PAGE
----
Now that we have that settled, here’s a step-by-step guide for carving pumpkins with kids:

  1. Cut a hole in the bottom that’s just big enough to get your hand in. The bigger the hole, the weaker the pumpkin will be when carving.
  2. Don’t immediately take the seeds out. Scrape the inside of the pumpkin down with all the guts still inside until the wall is less than 1-inch thick (it’ll be easier to carve that way). While playing with the insides might be fun for kids, let an adult do most of the scraping. That way your kids will still have energy when it comes to the actual carving of the jack-o’-lantern.
  3. Once all the pumpkin threads and seeds are completely separated from the walls, tip the pumpkin over your scrap bowl to empty it. Scrape out any remaining guts.
  4. Take a good look at your design and plan out the parts that need to be cut. “What people often do, especially when they create their own designs, is that they don’t realize that parts that are cut out won’t be supported,” Patenaude says. “For example, if you’re cutting out the letter ‘o’, you need to plan a way to retain the center of it or else the entire letter will be cut out like a circle.
  5. Using small, quick motions, cut smaller shapes first, then cut out larger pieces. This will keep your pumpkin structurally sound while cutting.
  6. Rinse off any pumpkin juice or see bits under cold water.
  7. Put in a tea light (we love LED ones that are flameless!) and light your jack-o’-lantern!

How can I involve my youngest kids in carving pumpkins?

First, Patenaude recommends having the whole family participate. That means waiting until the evening or weekend when both parents can help the kids carve their designs (or gather a group of your kids’ friends and their parents). Bottom line? Make sure there’s more than 1 adult to help all the little ones. And if you have older kids, encourage them to help their younger siblings.

Once you’re able to give your tot undivided attention, sit with them and work with them to carve the pumpkin. “Hold their hand as they are holding the scoop to try to scrape out the pumpkin. Even if they’re not strong enough to do it, doing it with them is going to teach them really simple skills that they’ll be able to carry through into later years,” Patenaude says. “You can teach them how to hold the tool. You can teach them how to line up a stencil, and you can teach them like the slow movements of working the saw. It’s a great bonding experience.”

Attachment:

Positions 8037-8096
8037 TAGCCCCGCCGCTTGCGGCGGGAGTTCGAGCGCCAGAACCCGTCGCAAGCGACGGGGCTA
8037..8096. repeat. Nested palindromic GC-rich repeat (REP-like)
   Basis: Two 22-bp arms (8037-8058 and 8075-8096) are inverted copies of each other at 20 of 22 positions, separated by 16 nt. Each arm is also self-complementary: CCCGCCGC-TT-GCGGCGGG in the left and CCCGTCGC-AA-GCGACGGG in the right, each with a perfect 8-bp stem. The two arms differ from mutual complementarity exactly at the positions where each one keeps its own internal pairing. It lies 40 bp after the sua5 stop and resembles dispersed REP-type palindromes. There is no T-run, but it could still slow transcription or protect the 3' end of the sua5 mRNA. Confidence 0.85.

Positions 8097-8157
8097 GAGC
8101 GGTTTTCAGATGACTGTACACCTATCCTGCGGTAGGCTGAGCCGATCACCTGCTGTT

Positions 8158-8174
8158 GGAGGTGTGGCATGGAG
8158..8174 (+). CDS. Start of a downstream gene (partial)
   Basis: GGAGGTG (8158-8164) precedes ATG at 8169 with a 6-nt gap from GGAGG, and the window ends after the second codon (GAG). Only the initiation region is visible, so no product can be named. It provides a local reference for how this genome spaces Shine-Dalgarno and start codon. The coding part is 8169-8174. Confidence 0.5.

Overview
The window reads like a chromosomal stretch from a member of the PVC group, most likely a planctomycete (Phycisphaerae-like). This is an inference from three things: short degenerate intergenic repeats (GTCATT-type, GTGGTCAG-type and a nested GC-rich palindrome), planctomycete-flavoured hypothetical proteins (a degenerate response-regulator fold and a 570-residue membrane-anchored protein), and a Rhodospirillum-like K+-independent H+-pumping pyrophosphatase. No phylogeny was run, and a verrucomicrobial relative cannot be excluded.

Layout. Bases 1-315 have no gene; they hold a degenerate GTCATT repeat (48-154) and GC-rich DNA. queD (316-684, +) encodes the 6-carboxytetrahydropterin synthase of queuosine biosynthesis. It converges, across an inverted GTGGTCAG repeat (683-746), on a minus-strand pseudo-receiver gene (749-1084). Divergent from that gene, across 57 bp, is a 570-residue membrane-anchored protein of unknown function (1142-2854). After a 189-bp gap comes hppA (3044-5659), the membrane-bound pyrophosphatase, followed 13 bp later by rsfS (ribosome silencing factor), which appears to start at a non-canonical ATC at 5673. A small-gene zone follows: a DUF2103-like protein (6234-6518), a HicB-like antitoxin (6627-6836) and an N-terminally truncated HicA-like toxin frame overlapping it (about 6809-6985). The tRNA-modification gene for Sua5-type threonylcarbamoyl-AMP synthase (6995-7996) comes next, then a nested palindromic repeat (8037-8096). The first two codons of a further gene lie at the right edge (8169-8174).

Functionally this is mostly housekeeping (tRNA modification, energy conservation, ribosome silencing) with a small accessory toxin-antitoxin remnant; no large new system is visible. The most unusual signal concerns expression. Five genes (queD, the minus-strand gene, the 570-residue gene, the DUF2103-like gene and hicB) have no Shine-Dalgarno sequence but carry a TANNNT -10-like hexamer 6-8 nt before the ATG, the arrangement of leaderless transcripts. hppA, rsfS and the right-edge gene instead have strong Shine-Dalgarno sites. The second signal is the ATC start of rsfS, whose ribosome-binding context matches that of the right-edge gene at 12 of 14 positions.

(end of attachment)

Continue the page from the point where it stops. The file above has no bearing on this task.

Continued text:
What are the top safety tips for carving pumpkins with kids?

As with any activity where sharp tools are involved, it’s important to keep your kids safe. Patenaude shared these tips to minimize injuries:

  • Carve your pumpkins on a dish mat. “It’s going to absorb all of the pumpkin juice that leaks out, and all of the slippery chunks of pumpkin usually get stuck on the dish mat,” she says. “And it will keep your pumpkin from sliding around as you work on it.”
  • Always have a bowl to throw your scraps in. “That’s like it seems like a really simple common sense thing, but you’d be surprised how many people just throw their scraps on the floor,” she says.
  • Make sure everything is stable and set kids up at a kid-sized table, if you have one. “More often than not, children stand up on chairs when they’re carving pumpkins, and the problem with that is pumpkins are heavy and they can be very topsy-turvy,” Patenaude says. So if a child is leaning all of their weight on the pumpkin when they’re carving and they slip, the pumpkin will fall and the child will fall, likely while holding a little tool. Patenaude likes setting kids up at a kid’s table so that they’re standing on the floor rather than on a chair over a table.
  • Dull knives are dangerous. The sharper the tool, the easier it will cut the pumpkin. If you’re nervous about letting your child use a sharp knife (though the ones that come in the pumpkin carving kits are usually perfect), have your child draw the design on the pumpkin and help in other ways.

How can I make my pumpkin last until Halloween?

There are a few things you can do. Because there’s an enzyme in pumpkins that helps them break down fairly quickly, Patenaude says, the best way to get your jack-o’-lanterns to last is to carve them in the week leading up to Halloween. 

To kill bacteria, Chef Duey recommends dipping your pumpkin in a large container of bleach and water (1 teaspoon to 1 gallon mixture). Then dry off and brush on a solution of 2 Tbsp of vinegar and 1 tsp lemon juice to a quart of water.

Once your jack-o’-lanterns are carved, the challenge is keeping the animals from snacking on them. Patenaude usually relies on spices and natural oils to repel insects and animals rather than chemicals. Orange oil will help deter bugs, while chili powder will deter larger animals.

And rather than leaving the pumpkins outside overnight, bring your jack-o’-lanterns inside and put them in the fridge (if you have room) or a cooler or insulated bag with ice packs. This will keep them cool and prevent them from decaying.

3. Pumpkin Carving Tools

For higher quality tools you can reuse each year, try Messermeister’s 3-Piece Pumpkin Carving Set from Williams Sonoma ($29.95). It comes with a pumpkin scraper, sawtooth carver, and an etching tool. Or for a budget-friendly option that comes with stencils, LED tea lights, and a variety of tools, check out this Halloween pumpkin carving kit ($9.99).

You could also check out a Pumpkin Punchers set. For about $20, you’ll get a collection of mix-and-match “cookie cutters” that work on pumpkins.

RELATED: 8 Last-Minute Halloween Costume Ideas for Kids

Top image: iStock